February 19, 2012

Robots and AI are not the same thing

I'm starting to become a bit sensitive to the frequency with which people conflate robotics with artificial intelligence. I often hear people talking about "robot rights" and "robot ethics" as if they were interchangeable terms.

They are not.

The former addresses the eventuality that robots will be endowed by AI (thus deserving of rights), while the latter refers to the ways in which humans choose to use robots in such settings as the workplace or the battlefield.

A robot, no matter how sophisticated, will never have any moral worth so long as it is devoid of subjective experience. Even the most complex robot will be no more valuable from an ethical perspective than an automobile or a rock.

An AI, on the other hand, has the potential for moral consideration. It is quite possible that in the not-too-distant future we will develop an AI that has subjectivity, a sense of self, and emotional capacities. Once that happens, a piece of source code will cease to be a mere object and will instead be regarded as a subject.

It does not matter where the AI resides or what its external manifestation looks like. If an AI is uploaded to a robot, and has control over its body, then it can be said that the robot carries moral worth as a complete entity—in the same way a human, with mind and body, is afforded rights. In addition, a conscious AI that exists in non-corporeal form (e.g. an artificial intellect living in a computer simulated environment) is also deserving of rights. Substrate doesn't matter; presence of mind does.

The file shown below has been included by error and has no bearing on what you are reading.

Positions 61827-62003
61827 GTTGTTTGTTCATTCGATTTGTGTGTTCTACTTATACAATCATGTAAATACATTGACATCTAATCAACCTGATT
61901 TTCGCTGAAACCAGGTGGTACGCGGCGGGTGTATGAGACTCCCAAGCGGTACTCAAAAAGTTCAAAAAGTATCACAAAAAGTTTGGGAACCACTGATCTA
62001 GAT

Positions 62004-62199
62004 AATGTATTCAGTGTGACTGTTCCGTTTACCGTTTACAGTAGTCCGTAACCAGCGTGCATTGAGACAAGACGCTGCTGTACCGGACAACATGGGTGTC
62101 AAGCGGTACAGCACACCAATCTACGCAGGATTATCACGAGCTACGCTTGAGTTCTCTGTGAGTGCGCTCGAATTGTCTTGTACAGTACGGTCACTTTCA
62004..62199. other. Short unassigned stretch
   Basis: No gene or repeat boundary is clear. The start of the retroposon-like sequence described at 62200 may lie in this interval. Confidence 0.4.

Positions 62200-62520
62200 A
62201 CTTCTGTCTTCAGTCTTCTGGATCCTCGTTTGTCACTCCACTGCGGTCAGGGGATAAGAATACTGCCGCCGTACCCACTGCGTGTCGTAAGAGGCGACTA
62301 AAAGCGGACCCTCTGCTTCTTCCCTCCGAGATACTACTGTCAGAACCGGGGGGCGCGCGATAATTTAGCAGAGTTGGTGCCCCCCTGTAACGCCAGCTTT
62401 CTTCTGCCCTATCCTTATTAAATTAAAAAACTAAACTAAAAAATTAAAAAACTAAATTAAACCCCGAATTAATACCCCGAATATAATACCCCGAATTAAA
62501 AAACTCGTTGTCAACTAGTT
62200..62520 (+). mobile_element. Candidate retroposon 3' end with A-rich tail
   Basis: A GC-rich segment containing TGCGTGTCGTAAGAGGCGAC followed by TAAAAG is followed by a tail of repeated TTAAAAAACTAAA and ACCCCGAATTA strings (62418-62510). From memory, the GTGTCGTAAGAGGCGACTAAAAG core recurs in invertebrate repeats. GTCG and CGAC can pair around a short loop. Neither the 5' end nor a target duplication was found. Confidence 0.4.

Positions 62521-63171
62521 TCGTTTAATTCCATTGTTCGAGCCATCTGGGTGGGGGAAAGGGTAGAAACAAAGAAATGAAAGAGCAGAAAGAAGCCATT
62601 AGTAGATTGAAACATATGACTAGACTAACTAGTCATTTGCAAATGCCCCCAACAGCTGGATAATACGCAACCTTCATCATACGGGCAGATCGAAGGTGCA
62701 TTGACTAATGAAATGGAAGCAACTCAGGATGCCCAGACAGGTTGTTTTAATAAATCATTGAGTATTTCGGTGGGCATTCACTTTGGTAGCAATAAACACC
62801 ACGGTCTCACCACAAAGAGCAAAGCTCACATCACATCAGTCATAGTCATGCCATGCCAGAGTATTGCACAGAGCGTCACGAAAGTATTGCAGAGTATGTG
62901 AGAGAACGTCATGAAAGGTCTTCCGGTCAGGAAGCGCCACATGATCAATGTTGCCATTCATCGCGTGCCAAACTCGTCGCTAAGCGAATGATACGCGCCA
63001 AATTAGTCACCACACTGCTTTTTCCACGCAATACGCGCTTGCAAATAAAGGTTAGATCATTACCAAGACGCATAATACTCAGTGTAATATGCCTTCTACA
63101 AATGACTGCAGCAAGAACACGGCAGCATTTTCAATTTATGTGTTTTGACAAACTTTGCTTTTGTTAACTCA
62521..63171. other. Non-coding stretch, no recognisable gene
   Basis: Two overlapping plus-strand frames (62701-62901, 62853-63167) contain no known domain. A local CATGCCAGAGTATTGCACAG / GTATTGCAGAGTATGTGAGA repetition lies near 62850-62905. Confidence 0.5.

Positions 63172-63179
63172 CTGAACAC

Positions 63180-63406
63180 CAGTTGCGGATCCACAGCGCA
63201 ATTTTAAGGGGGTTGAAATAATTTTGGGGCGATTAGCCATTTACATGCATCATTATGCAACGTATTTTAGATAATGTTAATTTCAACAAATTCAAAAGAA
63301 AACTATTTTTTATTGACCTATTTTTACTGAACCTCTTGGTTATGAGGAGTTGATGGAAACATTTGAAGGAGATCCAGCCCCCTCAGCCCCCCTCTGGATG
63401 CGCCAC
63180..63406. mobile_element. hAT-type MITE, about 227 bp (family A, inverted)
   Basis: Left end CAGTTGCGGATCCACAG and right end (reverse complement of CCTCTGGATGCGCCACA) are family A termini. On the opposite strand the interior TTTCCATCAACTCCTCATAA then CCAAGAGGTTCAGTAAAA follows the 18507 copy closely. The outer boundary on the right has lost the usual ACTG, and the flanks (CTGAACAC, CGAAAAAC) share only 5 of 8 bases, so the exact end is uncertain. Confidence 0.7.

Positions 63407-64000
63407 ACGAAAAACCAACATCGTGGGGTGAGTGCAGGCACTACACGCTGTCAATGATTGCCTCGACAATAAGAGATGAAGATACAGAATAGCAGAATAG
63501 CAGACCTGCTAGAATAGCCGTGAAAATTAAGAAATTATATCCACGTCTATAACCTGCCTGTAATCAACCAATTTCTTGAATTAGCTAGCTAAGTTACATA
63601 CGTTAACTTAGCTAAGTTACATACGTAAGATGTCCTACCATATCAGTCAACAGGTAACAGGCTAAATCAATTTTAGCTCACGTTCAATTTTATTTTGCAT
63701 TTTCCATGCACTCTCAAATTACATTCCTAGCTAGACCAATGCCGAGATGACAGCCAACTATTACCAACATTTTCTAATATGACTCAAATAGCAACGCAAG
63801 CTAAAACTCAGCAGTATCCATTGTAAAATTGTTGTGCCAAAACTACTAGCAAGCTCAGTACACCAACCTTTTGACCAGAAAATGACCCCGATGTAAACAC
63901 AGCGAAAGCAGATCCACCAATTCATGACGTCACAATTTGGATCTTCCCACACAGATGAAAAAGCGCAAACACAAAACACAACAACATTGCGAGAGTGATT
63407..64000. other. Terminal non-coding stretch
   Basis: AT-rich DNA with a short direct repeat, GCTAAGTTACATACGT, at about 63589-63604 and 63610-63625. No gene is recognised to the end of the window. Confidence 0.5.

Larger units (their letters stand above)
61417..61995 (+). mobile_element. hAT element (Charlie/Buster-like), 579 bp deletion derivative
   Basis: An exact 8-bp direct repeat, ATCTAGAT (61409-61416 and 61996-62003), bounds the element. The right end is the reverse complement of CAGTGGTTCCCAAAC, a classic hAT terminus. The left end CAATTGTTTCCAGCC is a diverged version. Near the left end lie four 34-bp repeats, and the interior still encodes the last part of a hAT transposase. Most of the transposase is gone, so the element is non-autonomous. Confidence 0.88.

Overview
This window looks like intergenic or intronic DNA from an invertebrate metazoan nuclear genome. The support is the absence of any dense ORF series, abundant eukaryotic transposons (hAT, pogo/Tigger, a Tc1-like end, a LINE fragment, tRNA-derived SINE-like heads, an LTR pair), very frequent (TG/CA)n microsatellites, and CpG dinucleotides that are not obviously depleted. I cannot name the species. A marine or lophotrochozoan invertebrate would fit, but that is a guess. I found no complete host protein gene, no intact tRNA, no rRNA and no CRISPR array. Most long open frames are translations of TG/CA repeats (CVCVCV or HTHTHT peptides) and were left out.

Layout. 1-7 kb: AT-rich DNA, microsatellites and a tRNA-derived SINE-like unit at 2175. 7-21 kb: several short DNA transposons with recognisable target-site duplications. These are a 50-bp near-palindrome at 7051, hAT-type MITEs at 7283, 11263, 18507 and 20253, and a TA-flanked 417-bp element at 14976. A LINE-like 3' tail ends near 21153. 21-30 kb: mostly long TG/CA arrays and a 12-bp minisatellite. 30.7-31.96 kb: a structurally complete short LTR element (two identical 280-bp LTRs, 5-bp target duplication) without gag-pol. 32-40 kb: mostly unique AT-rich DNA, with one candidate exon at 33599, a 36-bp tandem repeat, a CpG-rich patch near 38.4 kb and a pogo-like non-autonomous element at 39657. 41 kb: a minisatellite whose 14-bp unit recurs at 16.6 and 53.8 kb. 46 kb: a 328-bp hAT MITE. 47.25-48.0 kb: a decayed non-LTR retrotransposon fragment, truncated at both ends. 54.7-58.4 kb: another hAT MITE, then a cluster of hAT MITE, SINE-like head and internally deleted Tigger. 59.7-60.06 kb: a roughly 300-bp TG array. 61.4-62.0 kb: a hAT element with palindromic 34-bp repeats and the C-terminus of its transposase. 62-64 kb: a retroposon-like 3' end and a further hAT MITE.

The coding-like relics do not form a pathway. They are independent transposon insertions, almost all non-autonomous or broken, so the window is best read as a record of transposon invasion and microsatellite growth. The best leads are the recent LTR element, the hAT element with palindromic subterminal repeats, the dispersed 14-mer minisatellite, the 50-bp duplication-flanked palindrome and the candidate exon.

Elf Sternberg said...

All well and truly agreed. But a robot with subjective experience-- an AI with power over the real world-- who is not utterly morally constrained is a real danger, in an "I have no mouth and I must scream" sense, rather than a paperclipper sense.

You're making a fine distinction few people care about. And the fact is we'll get to automatic sweethearts, about whom we emote and for whom we demand empathy, while somewhere, some programmer will have at least a sense of what's going on underneath that is unlike consciousness, that is stochastic and deterministic, but that passes the turing test for enough people. That's when you have to worry-- because either they succeed, in which case un-self-reflective creatures have human rights-- or you succeed, in which case you've got a generational poisoning of our expectations of other "people."

Yordan Georgiev said...

IMHO AI would not be possible without robots feeding the data to it ...
How would you define the AI than - the hardware ( some kind of cluster of supercomputers) , the software , its Interfaces - the robots and various feeding systems.

When AI arrives (if it is not already here , ask the USA army or Google ; ) it will be much smarter than any other single human being, but legal rights ?!

No, probably ... It will be just a property of some organizational entity to which will apply any other property laws ... until of course it starts participating in the law making ; )